Africa

Popular Muslim preacher shot dead in Kenya

AFP

Gunmen in Mombasa have shot dead an influential moderate Muslim preacher, who was an opponent of al-Shabab's preachings.

Chairperson of the Council of Imams and Preachers of Kenya Mohamed Idris. (AFP)

Gunmen in the Kenyan port city of Mombasa on Tuesday shot dead an influential moderate Muslim preacher who was a vocal opponent of the preachings of Somalia’s al-Qaeda-linked al-Shabab insurgents, police said.

Mohamed Idris (64), chairperson of the Council of Imams and Preachers of Kenya, was shot in the stomach shortly before dawn as he headed to prayers at a mosque, Mombasa police chief Robert Kitur told Agence France-Presse.

Mombasa county commissioner Nelson Marwa said it was a drive-by shooting, with unknown gunmen firing from a motorbike. “They shot him in the abdomen and he was pronounced dead at the hospital,” Marwa said. “He was a pillar of unity among our people, and he has left a vacuum.”

Idris was chairperson of a key mosque that was recently taken over radical youths, and according to press reports he had been accused of helping the authorities. The preacher had said he feared for his life.

“There was a power struggle at Sakina mosque – where he was supposed to be installed as a sheikh – between his supporters and another radical group opposed to him,” Kitur added.

Sparking riot
Last month several Western nations urged their nationals to avoid all but essential travel to the coastal city of Mombasa, the scene of a string of recent bombings and shootings. Idris’s death is the latest killing of Muslim leaders in the city, although previous shootings have been of radical leaders accused of backing the al-Shabab.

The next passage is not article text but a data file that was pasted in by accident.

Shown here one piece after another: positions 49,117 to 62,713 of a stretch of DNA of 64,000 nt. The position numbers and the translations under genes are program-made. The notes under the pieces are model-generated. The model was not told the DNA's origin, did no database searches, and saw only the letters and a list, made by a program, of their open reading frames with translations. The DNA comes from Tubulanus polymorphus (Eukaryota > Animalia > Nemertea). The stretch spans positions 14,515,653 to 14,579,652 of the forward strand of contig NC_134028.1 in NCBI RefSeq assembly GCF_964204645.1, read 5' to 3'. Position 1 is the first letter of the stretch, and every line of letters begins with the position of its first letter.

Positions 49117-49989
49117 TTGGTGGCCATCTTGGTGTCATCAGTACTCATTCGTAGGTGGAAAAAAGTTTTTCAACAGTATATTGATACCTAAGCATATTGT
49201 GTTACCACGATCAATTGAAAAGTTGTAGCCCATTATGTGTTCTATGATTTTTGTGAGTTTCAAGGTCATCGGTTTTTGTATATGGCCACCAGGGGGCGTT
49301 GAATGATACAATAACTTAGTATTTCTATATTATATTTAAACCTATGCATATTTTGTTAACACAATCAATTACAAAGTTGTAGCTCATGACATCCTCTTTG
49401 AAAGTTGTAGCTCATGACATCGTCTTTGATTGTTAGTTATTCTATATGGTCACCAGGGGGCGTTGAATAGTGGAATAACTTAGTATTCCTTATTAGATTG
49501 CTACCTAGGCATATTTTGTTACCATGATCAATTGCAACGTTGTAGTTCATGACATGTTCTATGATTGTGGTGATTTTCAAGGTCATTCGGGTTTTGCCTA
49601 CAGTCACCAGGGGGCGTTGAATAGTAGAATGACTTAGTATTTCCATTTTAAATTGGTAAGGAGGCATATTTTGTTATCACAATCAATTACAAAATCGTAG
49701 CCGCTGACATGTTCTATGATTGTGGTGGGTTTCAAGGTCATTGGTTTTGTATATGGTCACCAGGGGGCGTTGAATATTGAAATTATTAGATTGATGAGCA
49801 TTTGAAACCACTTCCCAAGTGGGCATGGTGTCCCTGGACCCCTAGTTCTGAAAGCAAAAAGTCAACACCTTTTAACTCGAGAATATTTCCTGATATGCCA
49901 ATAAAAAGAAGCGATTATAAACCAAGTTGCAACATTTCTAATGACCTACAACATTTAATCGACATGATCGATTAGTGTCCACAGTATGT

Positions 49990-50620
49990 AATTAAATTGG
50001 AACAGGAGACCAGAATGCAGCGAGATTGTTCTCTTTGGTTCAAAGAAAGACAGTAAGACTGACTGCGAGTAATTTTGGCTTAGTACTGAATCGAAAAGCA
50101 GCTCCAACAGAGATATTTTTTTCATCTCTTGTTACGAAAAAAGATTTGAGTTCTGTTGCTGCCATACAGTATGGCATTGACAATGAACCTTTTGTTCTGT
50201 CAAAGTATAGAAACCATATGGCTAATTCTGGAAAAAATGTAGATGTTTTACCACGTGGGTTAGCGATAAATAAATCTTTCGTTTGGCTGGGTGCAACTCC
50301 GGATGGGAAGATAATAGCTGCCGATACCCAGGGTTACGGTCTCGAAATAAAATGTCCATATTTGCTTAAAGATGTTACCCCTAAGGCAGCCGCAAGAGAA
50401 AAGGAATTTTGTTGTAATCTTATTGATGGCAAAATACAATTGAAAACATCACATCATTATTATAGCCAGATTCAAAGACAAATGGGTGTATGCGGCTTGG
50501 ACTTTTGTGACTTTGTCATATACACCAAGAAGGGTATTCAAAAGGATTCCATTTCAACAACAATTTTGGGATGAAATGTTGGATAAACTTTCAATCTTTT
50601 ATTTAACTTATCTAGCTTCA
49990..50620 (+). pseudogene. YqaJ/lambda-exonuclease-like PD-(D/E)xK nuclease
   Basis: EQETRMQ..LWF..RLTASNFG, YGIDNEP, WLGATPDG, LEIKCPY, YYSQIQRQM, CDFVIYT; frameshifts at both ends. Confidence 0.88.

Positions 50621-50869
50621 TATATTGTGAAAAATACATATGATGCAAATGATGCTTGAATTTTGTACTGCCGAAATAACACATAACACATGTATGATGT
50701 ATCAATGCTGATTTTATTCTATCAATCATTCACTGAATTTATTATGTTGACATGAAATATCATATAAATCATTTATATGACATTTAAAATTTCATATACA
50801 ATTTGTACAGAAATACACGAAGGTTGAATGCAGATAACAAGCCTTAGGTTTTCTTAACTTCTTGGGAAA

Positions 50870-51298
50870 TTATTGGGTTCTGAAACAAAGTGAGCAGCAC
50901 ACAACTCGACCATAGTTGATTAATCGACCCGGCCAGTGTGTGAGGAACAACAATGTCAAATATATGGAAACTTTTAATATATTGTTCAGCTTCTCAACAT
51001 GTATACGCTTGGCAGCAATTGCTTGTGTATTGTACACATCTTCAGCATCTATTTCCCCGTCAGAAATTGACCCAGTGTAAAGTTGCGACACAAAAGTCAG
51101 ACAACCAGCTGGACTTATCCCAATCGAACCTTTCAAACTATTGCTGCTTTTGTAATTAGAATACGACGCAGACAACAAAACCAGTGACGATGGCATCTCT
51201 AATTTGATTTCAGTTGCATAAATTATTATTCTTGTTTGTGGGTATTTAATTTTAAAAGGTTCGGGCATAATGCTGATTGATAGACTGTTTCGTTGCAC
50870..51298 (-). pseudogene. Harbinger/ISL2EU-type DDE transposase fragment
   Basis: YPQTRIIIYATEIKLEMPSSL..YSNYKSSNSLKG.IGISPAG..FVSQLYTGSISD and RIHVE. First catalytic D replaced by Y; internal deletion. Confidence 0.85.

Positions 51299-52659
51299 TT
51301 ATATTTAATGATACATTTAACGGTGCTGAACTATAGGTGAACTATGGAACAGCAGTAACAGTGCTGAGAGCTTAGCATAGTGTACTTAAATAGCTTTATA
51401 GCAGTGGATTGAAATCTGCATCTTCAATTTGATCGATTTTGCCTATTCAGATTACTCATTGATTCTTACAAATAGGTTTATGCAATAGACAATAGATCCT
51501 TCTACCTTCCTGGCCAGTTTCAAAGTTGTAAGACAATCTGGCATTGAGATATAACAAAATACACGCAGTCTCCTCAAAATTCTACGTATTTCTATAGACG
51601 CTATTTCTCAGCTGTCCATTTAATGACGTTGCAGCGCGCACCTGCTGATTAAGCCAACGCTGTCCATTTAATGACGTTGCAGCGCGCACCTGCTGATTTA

Previous shootings of clerics have sparked riots, and his brother Ali Idris urged people not to take the streets to protest. “We are calling for calm ... we cannot carry out any revenge,” he said. “God will pay the killers.”

In April, prominent hardline Muslim cleric Abubaker Shariff Ahmed, a rival of Idris, was shot dead. Ahmed, better known as Makaburi, was a vocal supporter of Osama bin Laden and had described last year’s attack on the Westgate shopping mall in Nairobi, which was claimed by al-Shabab fighters, as “100% justified”.

In August 2012, radical preacher Aboud Rogo Mohammed was also gunned down, sparking deadly riots, and in October last year his successor, Sheikh Ibrahim Ismail, met the same fate on a road near Mombasa.

Kenya has been hit by a series of attacks since invading Somalia in 2011 to battle the al-Shabab, later joining an African Union force battling the Islamists.

Mombasa, Kenya’s second city and an important tourist hub on the country’s palm-fringed Indian Ocean coastline, has also seen a series of attacks on churches as well as power struggles between rival Muslim factions.

Local leaders condemned the murder.

Radical interpretations of jihad
“The killings of Muslim religious leaders has reached alarming levels,” said Hussein Khalid, head of the Mombasa-based civil society group Haki Africa.

Idris preached in mosques that radical interpretations of jihad were wrong, and that Islam was a peaceful religion that did not encourage violence. He had also urged the government arrest key financiers and radical preachers.

He is survived by four wives and 25 children. – AFP

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